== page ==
Archives For 911 Emergency
Man falls through ice on Cocheco River
A 911 call is being credited with saving a man’s life Friday after he fell into an icy river.
Senior citizens in a high-rise spotted the man’s head peaking out of a hole in the ice on the Cocheco River, called 911, and the victim was pulled to safety minutes later.
Rescuers said the man was trying to walk across the river Friday afternoon and thought it was frozen solid.
“Residents of a nearby elderly housing complex looked out their back window and saw this guy neck deep in the water, through a hole in the ice, basically with his arms out, trying to hold himself up (and) calling for help,” Dover Police Department Capt. Paul Haas said.
Dover police arrived first. They tried to help the victim from a footbridge.
“They were able to lower a rope down from the footbridge, about 40 feet down, where the gentleman was through the ice and actually get him to secure the rope around his body, so he was hanging onto that when we got there,” Haas said.
Dover firefighters, who just held ice rescue training two weeks ago, suited up to go in, including firefighter Craig Comeau. The rescue workers also fell through the ice.
“I told him my name, I got his name, and I just let him know that I was there, and I was going to grab a hold of him, and the suit would hold us up, and we weren’t going to sink. We were going to get him out of the water,” Comeau said.
Rescuers dragged the man safely to shore. He was hypothermic but stabilized at the hospital.
Rescue workers said they remember hearing applause coming from the senior citizens who called 911.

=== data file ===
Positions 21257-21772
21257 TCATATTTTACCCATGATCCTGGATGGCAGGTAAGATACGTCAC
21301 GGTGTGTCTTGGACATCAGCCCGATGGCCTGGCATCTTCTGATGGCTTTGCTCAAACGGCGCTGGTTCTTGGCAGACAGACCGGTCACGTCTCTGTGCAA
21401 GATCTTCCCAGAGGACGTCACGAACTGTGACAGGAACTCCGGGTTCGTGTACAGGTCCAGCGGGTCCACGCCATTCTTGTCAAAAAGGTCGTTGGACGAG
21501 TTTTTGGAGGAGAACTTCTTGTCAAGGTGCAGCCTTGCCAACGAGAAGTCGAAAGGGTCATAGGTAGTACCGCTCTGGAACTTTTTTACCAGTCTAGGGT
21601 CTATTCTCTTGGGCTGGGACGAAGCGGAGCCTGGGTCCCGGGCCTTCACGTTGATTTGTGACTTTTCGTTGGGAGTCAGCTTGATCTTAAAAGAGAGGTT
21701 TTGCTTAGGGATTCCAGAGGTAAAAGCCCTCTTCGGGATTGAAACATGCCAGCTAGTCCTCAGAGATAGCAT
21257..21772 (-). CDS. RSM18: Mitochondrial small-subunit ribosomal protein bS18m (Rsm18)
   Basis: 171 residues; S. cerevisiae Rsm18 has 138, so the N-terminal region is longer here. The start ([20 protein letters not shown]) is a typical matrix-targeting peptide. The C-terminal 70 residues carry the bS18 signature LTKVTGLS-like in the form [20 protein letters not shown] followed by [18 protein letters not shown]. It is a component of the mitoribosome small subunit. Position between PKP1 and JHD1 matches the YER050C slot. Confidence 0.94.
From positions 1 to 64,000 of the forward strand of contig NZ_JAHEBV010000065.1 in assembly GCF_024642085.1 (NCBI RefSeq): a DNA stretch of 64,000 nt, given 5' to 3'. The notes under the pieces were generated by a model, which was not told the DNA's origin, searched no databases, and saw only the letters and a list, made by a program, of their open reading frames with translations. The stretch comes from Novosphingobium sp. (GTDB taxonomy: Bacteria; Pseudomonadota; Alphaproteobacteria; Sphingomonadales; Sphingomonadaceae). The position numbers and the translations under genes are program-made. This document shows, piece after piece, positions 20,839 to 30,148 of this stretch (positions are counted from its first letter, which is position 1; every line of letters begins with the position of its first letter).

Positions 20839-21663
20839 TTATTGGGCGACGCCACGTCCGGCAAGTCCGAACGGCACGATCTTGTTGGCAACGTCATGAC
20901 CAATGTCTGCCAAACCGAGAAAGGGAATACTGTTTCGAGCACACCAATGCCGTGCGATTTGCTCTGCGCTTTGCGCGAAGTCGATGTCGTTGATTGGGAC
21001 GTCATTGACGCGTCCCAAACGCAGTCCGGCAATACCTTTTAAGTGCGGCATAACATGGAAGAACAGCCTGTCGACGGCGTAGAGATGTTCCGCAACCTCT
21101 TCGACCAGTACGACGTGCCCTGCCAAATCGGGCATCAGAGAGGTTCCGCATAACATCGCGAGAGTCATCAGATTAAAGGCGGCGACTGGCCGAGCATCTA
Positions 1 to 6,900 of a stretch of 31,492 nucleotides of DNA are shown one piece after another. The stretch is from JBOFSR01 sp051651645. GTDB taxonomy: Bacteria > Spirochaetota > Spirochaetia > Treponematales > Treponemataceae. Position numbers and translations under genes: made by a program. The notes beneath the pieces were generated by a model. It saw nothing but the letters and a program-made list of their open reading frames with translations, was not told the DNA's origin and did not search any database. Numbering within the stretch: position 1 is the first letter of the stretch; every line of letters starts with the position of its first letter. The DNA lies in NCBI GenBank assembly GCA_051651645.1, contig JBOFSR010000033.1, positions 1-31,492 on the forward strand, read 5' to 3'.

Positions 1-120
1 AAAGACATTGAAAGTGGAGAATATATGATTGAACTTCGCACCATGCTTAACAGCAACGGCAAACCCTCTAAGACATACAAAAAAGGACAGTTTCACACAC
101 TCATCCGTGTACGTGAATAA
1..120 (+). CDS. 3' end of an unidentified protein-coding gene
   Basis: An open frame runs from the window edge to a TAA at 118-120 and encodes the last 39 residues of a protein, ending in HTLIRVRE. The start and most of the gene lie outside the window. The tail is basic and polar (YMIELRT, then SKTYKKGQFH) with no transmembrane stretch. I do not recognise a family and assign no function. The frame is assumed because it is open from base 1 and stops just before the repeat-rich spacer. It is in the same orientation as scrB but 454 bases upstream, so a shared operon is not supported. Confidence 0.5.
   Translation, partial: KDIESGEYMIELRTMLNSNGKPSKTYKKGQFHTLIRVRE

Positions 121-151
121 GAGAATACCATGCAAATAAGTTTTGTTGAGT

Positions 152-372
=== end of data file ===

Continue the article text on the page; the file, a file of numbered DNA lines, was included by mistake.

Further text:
“Someone falls through the ice, you don’t have a lot of time, so he certainly, probably, had someone looking over his shoulder,” Haas said.
QUINCY, Mass. — An MBTA bus driver suffered a seizure while driving through Quincy Point over the weekend, prompting at least one passenger to help him stop the bus, the Patriot Ledger reported.
At about 5 p.m. Saturday, a caller to the fire department reported that the driver of an MBTA bus had experienced a full-body seizure while driving on Washington Street, down the street from the Fore River Bridge, Deputy Fire Chief Ed Fenby said.
When firefighters arrived, the bus was pulled over to the side of the road and a passenger was leaning over the driver’s seat and had his foot on the brake while the bus was still in gear, Fenby said Monday.
“My first thing was to put my foot on the brake and put it into neutral. I stood there and held the guy until the EMTs came,” passenger Richard Hiort said.
“Must have been horrible for him. It is like, this poor guy. And the look on his face. I don’t think I will forget it. He was so scared,” passenger Patricia Foster said.
The driver, 37, received medical treatment at the scene and was taken by ambulance to Quincy Medical Center, police said.
There were no reports of injured passengers or pedestrians, Fenby said.
The 911 call from a passenger went to State Police, who alerted Transit Police that a bus driver was in distress and that the bus was pulled over safely to the side of the road.
Two men held on bail in Nesmith Street incident
LAWRENCE, Mass. — Two men face charges after allegedly breaking into a woman’s Lawrence home while she barricaded herself in her bedroom and called for help.
A Nesmith Street resident was home on Tuesday when she heard someone trying to break into her home. The woman locked herself in her bedroom and called her husband.
“My wife called me very quietly to say someone was trying to break in,” the woman’s husband said.
The husband then called 911.
When the intruders went upstairs, the woman yelled and they fled. The woman was able to get a look at the men as they fled.
David Rivera, 19, of Lawrence; and Luis Contreras, 19, of Haverhill; were both charged with breaking and entering in the daytime to commit a felony and receiving stolen property of more than $250.
The men had some of the stolen items in their possession at the time of their arrests, police said.
The two men were held on $1,500 bail.
Lawrence police chief James Fitzpatrick said the woman was “very brave in a scary situation,” but it would have saved time if she had dialed 911 directly.